Based in Singapore, I have been involved and invested in Bitcoin and Cryptocurrencies since 2011. I launched and ran a Bitcoin point-of-sale payment service in 2013 and became one of the representatives of the space in the region, having spoken with various global media and at international conferences.

I focus on projects with real value proposition, proper incentive analysis, and with investors' returns in mind. For consulting or speaking requests, reach out via contact form. To subscribe to posts and updates, fill in the form below.

Equity Tokens: Safeguarding vs. Corporate Action

Equity Tokens: Safeguarding vs. Corporate Action

Tokens representing a share of equity in a distributed organization pose challenges of a new type in the world currently dominated by share certificates stored in centralized depositories. One of the main challenges is how to work out a trade-off between safeguarding of the asset and convenience of taking a corporate action, which the asset entitles, or even obliges the shareholder to.

Say you own a share in a distributed organization represented by an equity token (or a security token if you will). The organization offers its shareholders to vote on a certain action - for example issuing more tokens, releasing funds for supporting projects, or providing inputs for smart contract oracles. Furthermore, the equity token collects dividends in the form of fees for providing functions for the autonomous organization.

Take the proposed Bitcoin Hivemind distributed prediction market as an example. For an equity (“voting”) token holder, the voting is not only allowed but mandatory in order to maintain your share because your voting is necessary to determine outcomes of the events and to resolve the event derivative contracts. For that, the equity token collects a reward in the form of a trade fee.

The problem is, that in order to take the action, you need to sign it with a corresponding private key, which means exposing it to an online environment. That creates a security risk of your keys being compromised. That risk can be mitigated using hardware wallets or security modules, but at some point, some value, and for some users, those might not be considered secure enough, might not meet the users’ license and regulatory requirements, are virtually uninsurable, and they would have to offer the required functionality or integration.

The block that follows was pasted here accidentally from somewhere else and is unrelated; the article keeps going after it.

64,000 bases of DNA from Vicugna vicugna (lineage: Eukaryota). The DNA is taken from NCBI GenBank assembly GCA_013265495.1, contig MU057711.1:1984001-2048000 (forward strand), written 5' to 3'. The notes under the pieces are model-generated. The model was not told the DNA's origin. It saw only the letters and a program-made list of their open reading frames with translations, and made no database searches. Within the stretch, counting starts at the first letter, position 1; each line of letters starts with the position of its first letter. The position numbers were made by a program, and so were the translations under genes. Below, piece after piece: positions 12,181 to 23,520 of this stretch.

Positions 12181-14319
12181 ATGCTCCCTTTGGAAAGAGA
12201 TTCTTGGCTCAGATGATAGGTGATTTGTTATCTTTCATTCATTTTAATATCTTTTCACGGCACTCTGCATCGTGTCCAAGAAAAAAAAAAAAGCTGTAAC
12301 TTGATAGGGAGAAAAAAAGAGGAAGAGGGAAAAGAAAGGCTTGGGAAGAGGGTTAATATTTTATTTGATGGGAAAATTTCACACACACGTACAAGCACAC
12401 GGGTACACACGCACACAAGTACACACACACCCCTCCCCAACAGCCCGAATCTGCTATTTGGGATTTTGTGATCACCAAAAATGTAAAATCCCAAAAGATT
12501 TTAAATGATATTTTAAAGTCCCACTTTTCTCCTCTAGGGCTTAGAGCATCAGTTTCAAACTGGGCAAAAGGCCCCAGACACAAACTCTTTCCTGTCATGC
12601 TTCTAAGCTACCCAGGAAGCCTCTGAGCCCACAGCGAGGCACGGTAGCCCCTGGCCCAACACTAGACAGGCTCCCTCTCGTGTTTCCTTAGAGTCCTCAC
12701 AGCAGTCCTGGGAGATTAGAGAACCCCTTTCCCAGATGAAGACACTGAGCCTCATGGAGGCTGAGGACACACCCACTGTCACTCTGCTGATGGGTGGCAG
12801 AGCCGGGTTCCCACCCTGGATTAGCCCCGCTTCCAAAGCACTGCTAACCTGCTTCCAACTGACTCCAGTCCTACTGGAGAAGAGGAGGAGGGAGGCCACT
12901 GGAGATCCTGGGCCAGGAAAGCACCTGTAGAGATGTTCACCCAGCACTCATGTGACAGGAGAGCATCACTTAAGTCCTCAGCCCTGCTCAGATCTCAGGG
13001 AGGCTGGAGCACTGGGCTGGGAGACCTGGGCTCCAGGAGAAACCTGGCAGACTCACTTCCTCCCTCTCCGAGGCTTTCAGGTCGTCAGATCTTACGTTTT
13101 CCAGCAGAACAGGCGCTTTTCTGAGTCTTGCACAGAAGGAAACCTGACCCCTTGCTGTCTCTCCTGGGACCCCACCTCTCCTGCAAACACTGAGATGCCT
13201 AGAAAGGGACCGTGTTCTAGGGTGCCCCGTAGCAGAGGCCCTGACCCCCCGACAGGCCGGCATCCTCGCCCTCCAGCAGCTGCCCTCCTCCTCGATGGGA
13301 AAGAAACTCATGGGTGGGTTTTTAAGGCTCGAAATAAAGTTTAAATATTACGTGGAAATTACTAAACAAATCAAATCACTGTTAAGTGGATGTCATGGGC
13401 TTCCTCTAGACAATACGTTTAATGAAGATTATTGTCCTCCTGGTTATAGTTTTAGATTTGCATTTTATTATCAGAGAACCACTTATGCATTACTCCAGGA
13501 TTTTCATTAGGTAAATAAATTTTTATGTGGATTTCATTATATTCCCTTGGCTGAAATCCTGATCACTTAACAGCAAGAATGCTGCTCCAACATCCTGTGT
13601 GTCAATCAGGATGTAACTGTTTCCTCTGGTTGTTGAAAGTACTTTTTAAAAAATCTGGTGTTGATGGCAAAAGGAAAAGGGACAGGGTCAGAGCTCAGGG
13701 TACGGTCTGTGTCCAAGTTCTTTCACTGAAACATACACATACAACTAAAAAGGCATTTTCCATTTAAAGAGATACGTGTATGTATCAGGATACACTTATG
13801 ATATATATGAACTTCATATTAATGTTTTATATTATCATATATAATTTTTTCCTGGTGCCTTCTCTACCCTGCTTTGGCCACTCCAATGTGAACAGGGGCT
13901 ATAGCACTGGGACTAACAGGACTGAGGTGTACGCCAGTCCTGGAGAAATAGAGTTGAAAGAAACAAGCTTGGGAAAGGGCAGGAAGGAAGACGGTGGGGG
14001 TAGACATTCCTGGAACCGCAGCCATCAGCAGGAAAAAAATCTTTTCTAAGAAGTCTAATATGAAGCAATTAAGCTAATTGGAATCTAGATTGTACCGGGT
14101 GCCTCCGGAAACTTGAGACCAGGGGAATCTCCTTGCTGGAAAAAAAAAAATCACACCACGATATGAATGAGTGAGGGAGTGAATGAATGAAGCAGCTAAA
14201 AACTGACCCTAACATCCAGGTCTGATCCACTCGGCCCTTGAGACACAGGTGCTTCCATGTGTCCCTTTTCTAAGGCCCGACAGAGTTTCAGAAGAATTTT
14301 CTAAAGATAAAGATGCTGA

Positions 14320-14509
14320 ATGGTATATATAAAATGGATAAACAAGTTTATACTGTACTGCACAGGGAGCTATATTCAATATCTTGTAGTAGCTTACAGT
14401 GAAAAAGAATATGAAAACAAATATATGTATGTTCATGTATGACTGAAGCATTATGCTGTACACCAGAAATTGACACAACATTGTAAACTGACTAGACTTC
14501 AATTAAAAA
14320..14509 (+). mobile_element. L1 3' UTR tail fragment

Of course, there is a simple workaround - that is to effectively centralize issuance of these types of tokens, making their primary issuance and trading subject to KYC and thus if they get compromised, re-issue them to their rightful owners. And that might be sufficient for equity tokens whose sole purpose is to raise funds for otherwise centralized businesses (a use-case, which many dismiss, but I find perfectly valid in the regulatory world, which makes it very difficult for many people to invest in the early stage startups).

That, however, is not a solution for organizations, which wish to become truly distributed in order to be fully censorship-resilient and trustless. For such an organization, there can be no central issuer or KYC process.

The solution might be in allowing for two classes of tokens - one representing ownership of the share, and the second allowing for the corporate action to take place. The ownership tokens would have only a very limited set of functions and that is to create, burn, and perhaps periodically confirm the corporate action tokens.

In practice, the shareholder could store the equity ownership tokens in a cold storage, or a very safe and fully insured custody (I can think of one :-) and have the corporate action (or voting) token in an online environment ready to be used when needed. In case the voting token gets compromised and used to either take a malicious vote or to change dividend issuance address in an attempt to redirect dividends to the attacker’s wallet, the smart contract would allow the shareholder for a sufficient veto period to take their ownership token out of the cold storage and use it to re-issue new voting token and change their own vote or the dividend destination address, or to ask their custodian to do the same.

I’m sure there are other, perhaps better approaches to this and I’m interested in reading about them, so please comment or reach out.

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